The panel entitled, “Intersections of Trade and Finance,” brought together key figures from the private sector, international organizations, and academia, to discuss the future of multilateral dialogues on trade and financial services. The discussion focused around the two most prominent US trade agreements being negotiated currently, the Transpacific Partnership (TPP) and the Transatlantic Trade and Investment Partnership (TTIP). Sven Gentner, Counselor for Economic and Financial Affairs at the Delegation of the European Union to the United States, expressed that without effective regulatory dialogue, there would undoubtedly be significant risks to financial stability in the form of regulatory arbitrage and divergence. In the context of the US-EU relationship, Gentner believes that TTIP provides the necessary framework to address these divergences. “Today’s level of cooperation is insufficient. A more robust dialogue, not only at a bilateral [US-EU] level, but at a global level is crucial,” Gentner suggested. In regard to TTIP, Clay Lowery, vice president of Rock Creek Global Advisors, stated the most important part of the agreement is presidential backing. He also expressed the necessity for financial services to be included in the TTIP negotiations, stating “if we can address more life and death issues such as auto safety and food safety, why not finance?”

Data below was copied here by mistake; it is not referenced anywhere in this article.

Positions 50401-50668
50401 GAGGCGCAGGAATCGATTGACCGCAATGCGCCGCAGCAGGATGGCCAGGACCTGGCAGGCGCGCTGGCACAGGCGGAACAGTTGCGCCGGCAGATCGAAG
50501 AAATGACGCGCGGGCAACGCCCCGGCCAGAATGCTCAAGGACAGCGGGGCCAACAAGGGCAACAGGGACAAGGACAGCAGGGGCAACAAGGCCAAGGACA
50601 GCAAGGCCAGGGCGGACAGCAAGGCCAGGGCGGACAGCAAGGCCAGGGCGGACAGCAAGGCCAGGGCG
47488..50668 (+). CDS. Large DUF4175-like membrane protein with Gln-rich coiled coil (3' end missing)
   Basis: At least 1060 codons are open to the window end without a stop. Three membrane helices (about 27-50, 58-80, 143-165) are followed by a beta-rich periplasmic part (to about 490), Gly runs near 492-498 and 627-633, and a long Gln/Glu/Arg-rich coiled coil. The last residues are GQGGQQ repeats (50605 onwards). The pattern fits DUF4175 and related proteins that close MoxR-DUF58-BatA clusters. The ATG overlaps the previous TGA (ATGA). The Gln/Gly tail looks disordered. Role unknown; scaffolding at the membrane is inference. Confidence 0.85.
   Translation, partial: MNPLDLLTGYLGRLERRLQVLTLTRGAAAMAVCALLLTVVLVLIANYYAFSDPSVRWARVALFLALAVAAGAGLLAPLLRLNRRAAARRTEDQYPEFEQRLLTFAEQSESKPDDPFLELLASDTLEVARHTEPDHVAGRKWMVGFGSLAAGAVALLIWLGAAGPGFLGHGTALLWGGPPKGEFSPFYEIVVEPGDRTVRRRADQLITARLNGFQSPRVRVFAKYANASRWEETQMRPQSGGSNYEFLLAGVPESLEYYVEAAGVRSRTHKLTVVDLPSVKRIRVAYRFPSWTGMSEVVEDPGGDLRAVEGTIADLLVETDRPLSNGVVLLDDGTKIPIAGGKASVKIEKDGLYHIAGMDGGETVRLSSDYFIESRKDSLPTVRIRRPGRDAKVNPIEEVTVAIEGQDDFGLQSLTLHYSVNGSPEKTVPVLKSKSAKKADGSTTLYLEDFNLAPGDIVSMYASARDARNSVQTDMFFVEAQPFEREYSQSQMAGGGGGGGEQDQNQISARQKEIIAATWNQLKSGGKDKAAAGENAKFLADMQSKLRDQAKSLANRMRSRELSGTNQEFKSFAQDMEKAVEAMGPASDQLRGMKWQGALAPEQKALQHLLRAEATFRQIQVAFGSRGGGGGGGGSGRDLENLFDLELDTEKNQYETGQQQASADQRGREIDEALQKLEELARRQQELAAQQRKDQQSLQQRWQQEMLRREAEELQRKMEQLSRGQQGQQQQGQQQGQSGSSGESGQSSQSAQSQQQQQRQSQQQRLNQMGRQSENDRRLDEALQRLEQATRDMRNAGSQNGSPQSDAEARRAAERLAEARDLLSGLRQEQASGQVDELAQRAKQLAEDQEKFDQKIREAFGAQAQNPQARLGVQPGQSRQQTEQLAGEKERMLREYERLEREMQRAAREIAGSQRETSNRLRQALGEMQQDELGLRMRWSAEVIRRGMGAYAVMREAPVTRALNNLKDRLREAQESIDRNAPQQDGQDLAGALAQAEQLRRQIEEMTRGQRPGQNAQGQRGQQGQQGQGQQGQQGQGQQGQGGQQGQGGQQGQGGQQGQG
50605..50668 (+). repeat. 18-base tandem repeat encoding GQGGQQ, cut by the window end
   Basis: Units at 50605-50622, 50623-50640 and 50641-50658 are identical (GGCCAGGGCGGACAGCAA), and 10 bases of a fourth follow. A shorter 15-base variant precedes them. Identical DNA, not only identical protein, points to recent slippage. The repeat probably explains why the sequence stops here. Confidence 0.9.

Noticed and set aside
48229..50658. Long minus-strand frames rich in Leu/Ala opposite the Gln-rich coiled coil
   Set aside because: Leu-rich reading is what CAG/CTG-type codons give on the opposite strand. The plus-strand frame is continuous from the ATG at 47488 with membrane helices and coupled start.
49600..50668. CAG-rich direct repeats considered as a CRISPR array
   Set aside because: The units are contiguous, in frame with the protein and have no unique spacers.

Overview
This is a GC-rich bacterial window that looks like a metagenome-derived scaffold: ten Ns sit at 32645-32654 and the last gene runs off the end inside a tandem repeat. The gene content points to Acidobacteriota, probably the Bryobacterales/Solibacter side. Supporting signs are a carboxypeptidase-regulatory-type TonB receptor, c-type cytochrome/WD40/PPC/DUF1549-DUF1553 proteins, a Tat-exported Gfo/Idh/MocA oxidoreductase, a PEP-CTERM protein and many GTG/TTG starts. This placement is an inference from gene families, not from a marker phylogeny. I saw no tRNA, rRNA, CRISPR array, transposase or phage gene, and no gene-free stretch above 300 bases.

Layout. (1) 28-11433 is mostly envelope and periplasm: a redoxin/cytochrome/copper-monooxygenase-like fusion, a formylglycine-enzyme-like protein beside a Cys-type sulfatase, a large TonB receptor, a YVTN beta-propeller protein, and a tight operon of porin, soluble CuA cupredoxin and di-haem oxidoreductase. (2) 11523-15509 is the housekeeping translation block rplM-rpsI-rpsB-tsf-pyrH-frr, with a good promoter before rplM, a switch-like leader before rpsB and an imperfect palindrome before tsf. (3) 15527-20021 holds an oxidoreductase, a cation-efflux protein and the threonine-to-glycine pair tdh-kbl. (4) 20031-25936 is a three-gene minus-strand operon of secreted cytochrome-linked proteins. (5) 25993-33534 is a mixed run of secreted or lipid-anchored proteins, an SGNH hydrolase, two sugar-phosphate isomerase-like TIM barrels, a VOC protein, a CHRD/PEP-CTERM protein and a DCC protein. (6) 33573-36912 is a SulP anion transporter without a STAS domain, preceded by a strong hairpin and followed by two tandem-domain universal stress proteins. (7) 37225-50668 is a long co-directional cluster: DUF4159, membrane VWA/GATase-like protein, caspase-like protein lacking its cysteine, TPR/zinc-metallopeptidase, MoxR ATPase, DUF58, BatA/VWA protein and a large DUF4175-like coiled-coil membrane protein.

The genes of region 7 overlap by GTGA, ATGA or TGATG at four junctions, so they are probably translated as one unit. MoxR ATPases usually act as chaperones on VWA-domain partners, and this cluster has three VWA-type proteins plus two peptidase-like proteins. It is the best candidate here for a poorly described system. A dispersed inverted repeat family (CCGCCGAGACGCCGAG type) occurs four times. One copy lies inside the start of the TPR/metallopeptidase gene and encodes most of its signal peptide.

The final panel of the conference focused on international cooperation and economic diplomacy in the 21st century, which was in honor of Atlantic Council C. Boyden Gray Fellow Chris Brummer’s upcoming book, Minilateralism. The panel was opened withremarks by the Hon. C. Boyden Gray, former US Ambassador to the European Union in Brussels (2006-07). Brummer’s new book focuses on the changing landscape of economy diplomacy, and argues that the multilateral organizations that dominated the last half of the twentieth century no longer monopolize economic affairs. Instead, Brummer argues, countries are resorting to more modest “minilateral” strategies like trade alliances, informal “soft law” agreements, and financial engineering to manage the global economy. Like traditional modes of economic statecraft, these tools are aimed at both liberalizing and supervising international financial policy in a world of diverse national interests, but unlike before, they are specifically tailored to navigating a post-American (and post-Western) world where economic power is more diffuse than ever before. The book explains how these strategies work, and reveals how this new diplomatic toolbox will reshape how countries do business with one another for decades to come.

Minilateralism is available on Amazon.

Related Experts: Chris Brummer